The Silk Road was an East-West network of interconnecting routes linking Central Asian Kingdoms such as those of Bukhara, Samarkand, Bishkek and Islamabad in the west with major China cities; most notably the Han and Tang dynasty capital, Changan (modern day Xi'an) in the east. The two major arteries of traffic skirted the northern and southern edges of the Tarim basin, which in the west is referred to as the Gobi Desert. Going west from China, Chinese traders would sell to Central Asians, who would deal with Persians, who connected with Syrians, who did commerce with Greeks and Jews, who supplied the Romans.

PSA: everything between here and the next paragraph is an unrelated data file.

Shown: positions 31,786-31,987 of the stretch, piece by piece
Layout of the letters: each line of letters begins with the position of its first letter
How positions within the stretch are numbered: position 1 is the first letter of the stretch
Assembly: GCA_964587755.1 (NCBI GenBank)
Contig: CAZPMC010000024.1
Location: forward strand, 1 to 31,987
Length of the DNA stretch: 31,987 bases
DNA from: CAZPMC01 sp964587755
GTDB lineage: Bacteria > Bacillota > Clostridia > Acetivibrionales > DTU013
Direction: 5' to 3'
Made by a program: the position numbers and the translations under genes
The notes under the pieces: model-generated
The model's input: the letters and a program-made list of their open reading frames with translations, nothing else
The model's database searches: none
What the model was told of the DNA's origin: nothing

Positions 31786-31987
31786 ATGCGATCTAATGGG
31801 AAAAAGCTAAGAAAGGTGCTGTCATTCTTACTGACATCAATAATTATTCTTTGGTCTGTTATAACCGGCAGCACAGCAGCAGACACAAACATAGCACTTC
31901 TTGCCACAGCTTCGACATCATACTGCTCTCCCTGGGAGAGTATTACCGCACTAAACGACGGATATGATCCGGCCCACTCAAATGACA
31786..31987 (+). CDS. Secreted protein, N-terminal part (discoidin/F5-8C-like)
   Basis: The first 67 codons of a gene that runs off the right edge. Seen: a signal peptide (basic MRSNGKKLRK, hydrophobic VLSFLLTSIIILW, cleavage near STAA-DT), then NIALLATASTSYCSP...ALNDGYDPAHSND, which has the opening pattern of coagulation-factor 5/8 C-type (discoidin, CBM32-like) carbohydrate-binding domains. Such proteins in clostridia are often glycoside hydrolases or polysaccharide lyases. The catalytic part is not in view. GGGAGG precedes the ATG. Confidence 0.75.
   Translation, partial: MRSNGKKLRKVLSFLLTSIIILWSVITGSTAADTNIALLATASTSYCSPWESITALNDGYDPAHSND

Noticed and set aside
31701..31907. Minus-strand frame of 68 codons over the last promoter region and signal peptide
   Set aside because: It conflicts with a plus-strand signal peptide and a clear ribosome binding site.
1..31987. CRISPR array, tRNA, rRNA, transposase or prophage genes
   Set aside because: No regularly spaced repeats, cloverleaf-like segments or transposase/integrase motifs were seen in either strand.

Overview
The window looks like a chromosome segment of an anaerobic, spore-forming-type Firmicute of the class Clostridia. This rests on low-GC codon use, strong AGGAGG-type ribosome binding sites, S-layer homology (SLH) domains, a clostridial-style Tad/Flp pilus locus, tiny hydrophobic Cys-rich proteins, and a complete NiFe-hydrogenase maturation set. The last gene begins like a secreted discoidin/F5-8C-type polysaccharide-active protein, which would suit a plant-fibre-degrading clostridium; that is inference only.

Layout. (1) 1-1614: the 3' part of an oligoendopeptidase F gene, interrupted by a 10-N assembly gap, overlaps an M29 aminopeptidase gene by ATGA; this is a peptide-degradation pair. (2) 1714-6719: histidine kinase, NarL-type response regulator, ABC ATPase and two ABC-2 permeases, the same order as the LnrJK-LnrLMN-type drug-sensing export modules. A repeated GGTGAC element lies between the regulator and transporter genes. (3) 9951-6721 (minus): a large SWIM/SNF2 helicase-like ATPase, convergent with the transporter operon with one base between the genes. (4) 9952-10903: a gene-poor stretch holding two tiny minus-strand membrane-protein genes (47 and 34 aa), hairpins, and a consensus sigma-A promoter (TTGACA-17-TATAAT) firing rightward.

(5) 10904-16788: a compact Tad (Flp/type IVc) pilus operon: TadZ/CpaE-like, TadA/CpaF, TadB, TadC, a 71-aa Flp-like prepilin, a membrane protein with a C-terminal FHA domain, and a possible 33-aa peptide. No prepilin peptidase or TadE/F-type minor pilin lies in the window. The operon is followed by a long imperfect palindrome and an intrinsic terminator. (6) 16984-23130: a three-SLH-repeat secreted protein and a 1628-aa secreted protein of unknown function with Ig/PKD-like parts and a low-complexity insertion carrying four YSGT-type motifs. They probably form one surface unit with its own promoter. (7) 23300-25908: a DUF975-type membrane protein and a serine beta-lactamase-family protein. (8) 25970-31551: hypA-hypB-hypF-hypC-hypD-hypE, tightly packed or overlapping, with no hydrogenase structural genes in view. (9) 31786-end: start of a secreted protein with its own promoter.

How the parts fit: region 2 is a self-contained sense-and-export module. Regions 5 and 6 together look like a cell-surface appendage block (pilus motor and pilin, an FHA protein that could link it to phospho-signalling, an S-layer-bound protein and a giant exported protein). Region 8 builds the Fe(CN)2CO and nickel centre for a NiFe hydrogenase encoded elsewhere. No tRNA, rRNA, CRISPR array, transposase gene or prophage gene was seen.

The greatest volume of goods were traded along the Silk Road during the Tang dynasty (618-907), particularly during the first half of this period. In the year 670 the Tibetan army swept through and captured parts of the Silk-road, which was the richest part of Tang at that time. The Tibetans took over the kingdoms in the Tarim basin including Kucha, Karashar, Kashgar and Khotan - the "Four Garrisons" of the Chinese. Thus Tibet bordered Hue-He (Mongol) and cut off Silk-road completely. The Talas valley in southern Kazakstan and north-west Kyrgyzstan was the scene of a pivotal battle in 751, when the Turks and their Arab and Tibetan alliies drove a large Tang Chinese army out of Central Asia. Tibet controled the Silk Road and the empire extended into India and western China. Years later, after the downfall of the Tibetan Dynasty, Tang recovered the Silk-road.
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